Convection drying forces heated gas, typically air, over the media to remove the liquid components from the printing fluids on the media. The drying rate for convection drying is a function of the flow rate of the air over the media, the temperature of the air and the moisture content of the air. The air flow rate may be controlled by the speed of the fans in the convection dryer. The air temperature may be controlled by the amount of power supplied to the heaters and the flow rate of the air as it passes by the heaters. The moisture content of the air may be controlled by the power to the heaters, the amount of air that is re-circulated back into the convection dryer and the amount of fluids on the media to be dried. One way to decrease the drying time is to increase the air flow across the media. Unfortunately increasing the air flow can cause problems.

One problem that can occur with a fast air flow rate is that the leading edge of media can be aerodynamically lifted away from the paper guide as it enters the drying area. When the leading edge is aerodynamically lifted away from the paper guide the media may make contact with the drying unit, may make contact with the printhead, may cause uneven drying across the media and/or may block the recirculation pathway in the convection drying unit. When the media contacts the drying unit or the printhead, smudging of the image on the media can occur. When the media contacts the printhead the nozzles in the printhead can be damaged or clogged.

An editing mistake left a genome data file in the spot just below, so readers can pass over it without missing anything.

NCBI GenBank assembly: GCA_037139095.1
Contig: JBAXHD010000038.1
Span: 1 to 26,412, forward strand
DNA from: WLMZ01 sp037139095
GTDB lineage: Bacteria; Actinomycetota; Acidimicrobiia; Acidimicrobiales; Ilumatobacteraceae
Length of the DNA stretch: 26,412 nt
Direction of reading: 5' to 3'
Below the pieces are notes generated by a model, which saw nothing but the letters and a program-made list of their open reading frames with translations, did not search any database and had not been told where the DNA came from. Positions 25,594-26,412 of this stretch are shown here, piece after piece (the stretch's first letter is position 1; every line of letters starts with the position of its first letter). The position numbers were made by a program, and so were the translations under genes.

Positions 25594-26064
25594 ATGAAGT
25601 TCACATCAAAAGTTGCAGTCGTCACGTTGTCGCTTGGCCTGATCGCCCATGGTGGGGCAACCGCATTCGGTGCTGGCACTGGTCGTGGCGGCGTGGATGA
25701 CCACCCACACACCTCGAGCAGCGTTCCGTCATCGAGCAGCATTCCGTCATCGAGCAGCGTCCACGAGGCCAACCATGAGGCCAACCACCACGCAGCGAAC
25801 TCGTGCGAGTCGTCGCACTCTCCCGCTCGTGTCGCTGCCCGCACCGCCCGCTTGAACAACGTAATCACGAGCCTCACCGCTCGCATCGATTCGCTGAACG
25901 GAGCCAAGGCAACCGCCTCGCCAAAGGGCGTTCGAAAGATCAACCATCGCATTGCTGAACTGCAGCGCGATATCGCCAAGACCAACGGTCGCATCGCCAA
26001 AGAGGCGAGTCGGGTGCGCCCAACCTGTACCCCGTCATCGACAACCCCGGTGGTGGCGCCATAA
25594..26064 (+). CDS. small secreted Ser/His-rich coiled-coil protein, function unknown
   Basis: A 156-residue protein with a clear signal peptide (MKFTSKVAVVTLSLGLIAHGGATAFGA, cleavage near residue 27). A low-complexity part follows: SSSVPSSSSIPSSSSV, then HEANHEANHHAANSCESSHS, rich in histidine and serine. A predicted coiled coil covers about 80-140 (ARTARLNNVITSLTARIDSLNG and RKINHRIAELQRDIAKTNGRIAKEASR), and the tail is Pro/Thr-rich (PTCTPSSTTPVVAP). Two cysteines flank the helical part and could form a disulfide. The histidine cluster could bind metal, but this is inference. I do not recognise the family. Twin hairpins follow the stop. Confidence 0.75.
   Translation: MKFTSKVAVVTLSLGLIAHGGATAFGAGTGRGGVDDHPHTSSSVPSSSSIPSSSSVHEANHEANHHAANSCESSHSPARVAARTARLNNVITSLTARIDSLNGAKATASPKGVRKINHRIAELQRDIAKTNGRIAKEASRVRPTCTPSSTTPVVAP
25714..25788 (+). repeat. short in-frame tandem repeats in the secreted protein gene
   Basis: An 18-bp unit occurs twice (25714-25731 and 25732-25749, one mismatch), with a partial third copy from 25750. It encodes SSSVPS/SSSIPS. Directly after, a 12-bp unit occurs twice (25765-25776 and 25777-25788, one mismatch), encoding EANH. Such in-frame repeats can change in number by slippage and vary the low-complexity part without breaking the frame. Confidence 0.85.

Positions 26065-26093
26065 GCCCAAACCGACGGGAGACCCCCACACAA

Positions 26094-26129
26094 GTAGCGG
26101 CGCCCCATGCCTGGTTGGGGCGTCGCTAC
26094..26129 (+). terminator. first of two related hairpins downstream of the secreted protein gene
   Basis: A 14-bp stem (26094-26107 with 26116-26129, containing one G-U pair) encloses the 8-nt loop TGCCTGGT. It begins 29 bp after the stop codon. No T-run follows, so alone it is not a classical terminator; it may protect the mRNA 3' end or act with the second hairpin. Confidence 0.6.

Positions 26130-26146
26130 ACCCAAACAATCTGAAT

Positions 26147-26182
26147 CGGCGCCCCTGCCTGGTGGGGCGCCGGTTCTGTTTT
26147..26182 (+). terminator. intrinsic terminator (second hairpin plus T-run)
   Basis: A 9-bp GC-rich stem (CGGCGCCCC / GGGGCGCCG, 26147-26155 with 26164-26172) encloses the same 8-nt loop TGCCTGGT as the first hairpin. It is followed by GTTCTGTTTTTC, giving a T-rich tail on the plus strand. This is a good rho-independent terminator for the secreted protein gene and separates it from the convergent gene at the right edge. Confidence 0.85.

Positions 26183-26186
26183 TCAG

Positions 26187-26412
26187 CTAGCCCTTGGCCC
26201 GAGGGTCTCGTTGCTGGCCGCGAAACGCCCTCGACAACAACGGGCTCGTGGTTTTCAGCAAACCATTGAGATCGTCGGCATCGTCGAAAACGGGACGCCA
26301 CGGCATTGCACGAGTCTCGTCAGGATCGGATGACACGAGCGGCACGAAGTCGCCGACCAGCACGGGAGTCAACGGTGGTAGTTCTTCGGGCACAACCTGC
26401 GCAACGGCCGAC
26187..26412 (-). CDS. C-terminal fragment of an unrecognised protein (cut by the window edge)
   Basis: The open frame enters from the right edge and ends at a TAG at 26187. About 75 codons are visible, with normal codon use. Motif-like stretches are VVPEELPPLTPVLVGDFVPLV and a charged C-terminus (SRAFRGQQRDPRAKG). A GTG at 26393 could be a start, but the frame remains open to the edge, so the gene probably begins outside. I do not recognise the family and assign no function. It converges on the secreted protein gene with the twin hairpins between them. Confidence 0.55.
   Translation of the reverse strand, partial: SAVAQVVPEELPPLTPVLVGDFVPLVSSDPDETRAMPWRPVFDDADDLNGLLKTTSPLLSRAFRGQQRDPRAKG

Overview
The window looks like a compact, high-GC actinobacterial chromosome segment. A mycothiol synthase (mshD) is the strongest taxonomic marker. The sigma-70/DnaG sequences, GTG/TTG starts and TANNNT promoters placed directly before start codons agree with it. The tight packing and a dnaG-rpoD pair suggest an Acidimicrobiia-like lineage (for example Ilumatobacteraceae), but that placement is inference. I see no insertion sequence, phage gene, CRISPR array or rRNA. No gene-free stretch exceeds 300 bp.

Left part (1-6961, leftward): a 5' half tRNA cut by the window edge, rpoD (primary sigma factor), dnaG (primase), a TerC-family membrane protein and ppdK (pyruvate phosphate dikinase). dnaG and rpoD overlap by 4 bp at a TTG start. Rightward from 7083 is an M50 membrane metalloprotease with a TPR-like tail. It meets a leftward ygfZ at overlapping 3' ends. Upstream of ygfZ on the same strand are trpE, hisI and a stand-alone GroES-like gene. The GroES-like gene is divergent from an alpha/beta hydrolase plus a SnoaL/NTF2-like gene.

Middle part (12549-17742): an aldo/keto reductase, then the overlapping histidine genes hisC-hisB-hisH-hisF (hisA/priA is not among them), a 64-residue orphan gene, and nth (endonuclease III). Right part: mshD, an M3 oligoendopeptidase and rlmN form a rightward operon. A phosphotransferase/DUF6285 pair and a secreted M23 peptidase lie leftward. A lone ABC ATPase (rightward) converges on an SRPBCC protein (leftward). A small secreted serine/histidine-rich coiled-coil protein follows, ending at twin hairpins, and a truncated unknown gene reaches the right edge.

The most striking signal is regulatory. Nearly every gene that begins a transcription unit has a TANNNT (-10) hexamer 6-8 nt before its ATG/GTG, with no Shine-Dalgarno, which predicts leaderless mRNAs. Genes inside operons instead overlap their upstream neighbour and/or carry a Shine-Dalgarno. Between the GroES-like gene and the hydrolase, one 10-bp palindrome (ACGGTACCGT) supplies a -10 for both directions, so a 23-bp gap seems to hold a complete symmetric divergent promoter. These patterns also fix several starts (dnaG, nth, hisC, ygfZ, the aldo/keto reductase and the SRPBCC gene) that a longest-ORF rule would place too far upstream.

In one example, a printer may use a low air flow rate as the leading edge of the media enters the drying area and a high air flow rate once the leading edge is beyond a threshold distance in the drying area. The printer may use a slow paper advance speed when the air flow speed is low and a fast paper advance speed when the air flow speed is high. By adjusting the paper advance speed to match the air flow rate the amount of moisture removed from the media can be kept substantially constant.

FIG. 1 is a block diagram of a portion of an example printer 100. Printer 100 comprises a pair of pinch rollers 102, a printhead 104, a convection dryer 106, a paper guide 108 and a sensor 110. A paper path runs between the pair of pinch rollers 102, between the paper guide 108 and the printhead 104, and between the paper guide 108 and the convection dryer 106. A paper path is generally defined as the path that any type of media takes as it travels through the printer. A paper path is not limited to moving just paper through the printer. When the leading edge of media is moving from the pair of pinch rollers 102 towards the printhead 104, the media is said to be moving in a downstream or printing direction in the paper path.

During operation, media is fed along the paper path. The paper guide 108 helps guide and support the media as it is moved along the paper path. A media moving device moves the paper along the paper path. In this example the pair of pinch rollers are the media moving device. Other types of media moving devices may be used, for example: multiple pairs of pinch rollers, belts, take up rollers and the like. The pair of pinch rollers rotate in opposite directions (as shown by the arrows) and move the media along paper guide 108 towards the printhead 104 in the printing direction. Sensor 110 detects the leading edge 114 of the media as it approaches the printhead. Printhead 104 deposits printing fluid onto the media as is passes underneath.